Amala’s Blade #0, by Steve Horton and Michael Dialynas, has the intimidating task of introducing us to the main character, teasing at her backstory and the plot ahead, and introducing us to the art style, and doing all of it in a way that makes the reader come back for more after this self-contained story. For a non-established superhero (or Joss Whedon-touched, I suppose) comic, it is vital to hook in readers and leave them with enough interest and questions to come back next time and see where the storyline goes. With its intriguing female lead, clever (if a little clichéd at times) writing and lovely artwork, it’s certainly hooked me in… and not just because of pirates. Really.
I hadn’t heard of Amala’s Blade prior to seeing it on the list of to-be-reviewed comics, but a quick google search intrigued me; after all, I have a well-known weakness for pirates, sci-fi, and anything even remotely steampunk. Issue #0 did not disappoint and left me even more interested for the series proper. While the story was excellent, some of the dialogue did cause me to cringe, mainly because it felt very much like forced action-hero nonsense (the biggest offender being the line “Who’s the dog now, bitch?!” as an enemy falls at Amala’s feet). That said, I can overlook a few cheesy lines in light of the interesting sneak peeks at the plot and the well-done introduction to Amala’s mind and the cast that inhabits it.
You may notice I said “cast that inhabits it”. That’s not a mistake; there is indeed a cast that inhabits Amala’s mind. The ghosts of her past quite literally follow her around and, even as she recognizes they’re in her head, have conversations with her that tease at the past. The basic gist is that Amala was selected as a spiritual leader to unite two warring factions, the Modifiers (big on technology) and the Purifiers (much less so). It’s very reminiscent of Avatar: The Last Airbender, as the solicitation noted, but I get the feeling Amala’s journey will involve a lot less childish-albeit-endearing gags and a lot more stabbing people through the gut. With any luck it’ll also do a far better job addressing the Modifier vs. Purifier conflict than A:tLA’s sequel, The Legend of Korra, and seeing if that hope is rewarded is one of the reasons I will definitely keep following this series.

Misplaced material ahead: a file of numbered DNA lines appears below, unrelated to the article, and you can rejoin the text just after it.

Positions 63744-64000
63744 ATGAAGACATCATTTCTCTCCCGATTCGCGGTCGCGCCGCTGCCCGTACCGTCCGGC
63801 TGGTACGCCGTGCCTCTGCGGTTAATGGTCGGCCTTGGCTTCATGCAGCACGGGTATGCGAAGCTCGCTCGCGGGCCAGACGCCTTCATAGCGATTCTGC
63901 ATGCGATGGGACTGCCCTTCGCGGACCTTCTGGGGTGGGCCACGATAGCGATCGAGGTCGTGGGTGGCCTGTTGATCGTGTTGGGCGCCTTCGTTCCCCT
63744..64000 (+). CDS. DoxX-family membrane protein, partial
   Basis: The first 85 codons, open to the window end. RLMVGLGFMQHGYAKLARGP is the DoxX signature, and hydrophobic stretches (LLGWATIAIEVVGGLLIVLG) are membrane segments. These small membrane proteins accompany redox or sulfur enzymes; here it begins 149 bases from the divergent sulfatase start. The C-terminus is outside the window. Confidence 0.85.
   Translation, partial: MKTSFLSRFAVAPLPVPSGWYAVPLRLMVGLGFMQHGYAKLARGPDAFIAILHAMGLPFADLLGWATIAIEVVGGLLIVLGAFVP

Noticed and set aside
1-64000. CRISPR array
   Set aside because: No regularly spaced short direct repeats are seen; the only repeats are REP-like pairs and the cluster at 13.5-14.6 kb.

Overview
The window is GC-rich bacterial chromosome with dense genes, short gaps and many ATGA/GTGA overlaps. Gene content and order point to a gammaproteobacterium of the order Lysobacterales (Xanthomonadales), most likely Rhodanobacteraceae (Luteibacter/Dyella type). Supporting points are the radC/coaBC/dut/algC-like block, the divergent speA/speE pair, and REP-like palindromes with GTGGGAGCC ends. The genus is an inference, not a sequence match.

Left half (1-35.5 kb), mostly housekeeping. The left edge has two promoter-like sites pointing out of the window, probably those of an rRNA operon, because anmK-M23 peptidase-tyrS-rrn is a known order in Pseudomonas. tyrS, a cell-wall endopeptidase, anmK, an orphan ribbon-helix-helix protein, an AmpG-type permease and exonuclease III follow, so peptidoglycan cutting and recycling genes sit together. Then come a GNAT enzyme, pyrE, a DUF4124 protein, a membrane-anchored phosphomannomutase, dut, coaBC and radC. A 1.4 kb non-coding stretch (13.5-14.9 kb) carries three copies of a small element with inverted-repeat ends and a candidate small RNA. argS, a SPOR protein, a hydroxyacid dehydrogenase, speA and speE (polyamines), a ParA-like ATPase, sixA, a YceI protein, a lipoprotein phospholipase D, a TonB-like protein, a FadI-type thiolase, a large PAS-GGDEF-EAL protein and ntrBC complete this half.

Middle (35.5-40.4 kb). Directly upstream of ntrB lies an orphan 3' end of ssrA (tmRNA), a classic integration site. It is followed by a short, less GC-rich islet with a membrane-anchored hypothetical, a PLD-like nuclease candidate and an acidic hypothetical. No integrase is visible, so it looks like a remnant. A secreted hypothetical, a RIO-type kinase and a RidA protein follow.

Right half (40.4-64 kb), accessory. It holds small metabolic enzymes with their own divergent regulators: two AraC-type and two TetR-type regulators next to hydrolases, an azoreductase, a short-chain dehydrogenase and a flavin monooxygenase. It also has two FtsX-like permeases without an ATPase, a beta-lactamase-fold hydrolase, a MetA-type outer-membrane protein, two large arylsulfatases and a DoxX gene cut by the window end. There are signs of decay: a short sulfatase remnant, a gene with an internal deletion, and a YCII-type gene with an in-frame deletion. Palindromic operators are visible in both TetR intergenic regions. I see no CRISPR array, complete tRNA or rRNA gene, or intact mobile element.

One of the things that stood out to me is that Amala’s gender isn’t emphasized. I’m always looking for well-treated female leads in the comic book ‘verse, and I’m optimistic about Amala. Since this is only the first issue, I can’t predict whether it will continue to be relatively unimportant, but I look forward to seeing how her characterization progresses and seeing how other characters react to her as they’re introduced. Amala’s design is rather refreshing as well. There’s no gratuitous cleavage or ridiculously revealing armor, and the design seems quite practical for an assassin. In fact, part of her design struck me as particularly clever: her sword, which she only uses once she loses her gun over the side of the pirate ship, is tied back to her with a bright blue ribbon so she can yank it back even if it’s knocked out of her hands. Incorporating a somewhat feminine item (a blue ribbon) as a useful and visually appealing trait? Color me pleased.
|I mean, let's just look at how cool Amala looks. And if that glowing figure in the last panel doesn't intrigue you I don't know what will. This promo also does not do justice to the atmospheric backgrounds used throughout. (Art from Michael Dialynas's deviantART, which you should definitely check out to get a feel for his excellent style.)|
Jeni Hackett, aka Science Whyzard, wants a cool sword tethered to her by a ribbon like Amala's. When she's not fangirling over badass female leads in steampunk/sci-fi settings, she enjoys writing about physics and space exploration and playing far too many Bioware games for her emotional well-being. You can find her on twitter under the name @allonsyjeni, email her at firstname.lastname@example.org, or find her on tumblr at hellomynameisgeek.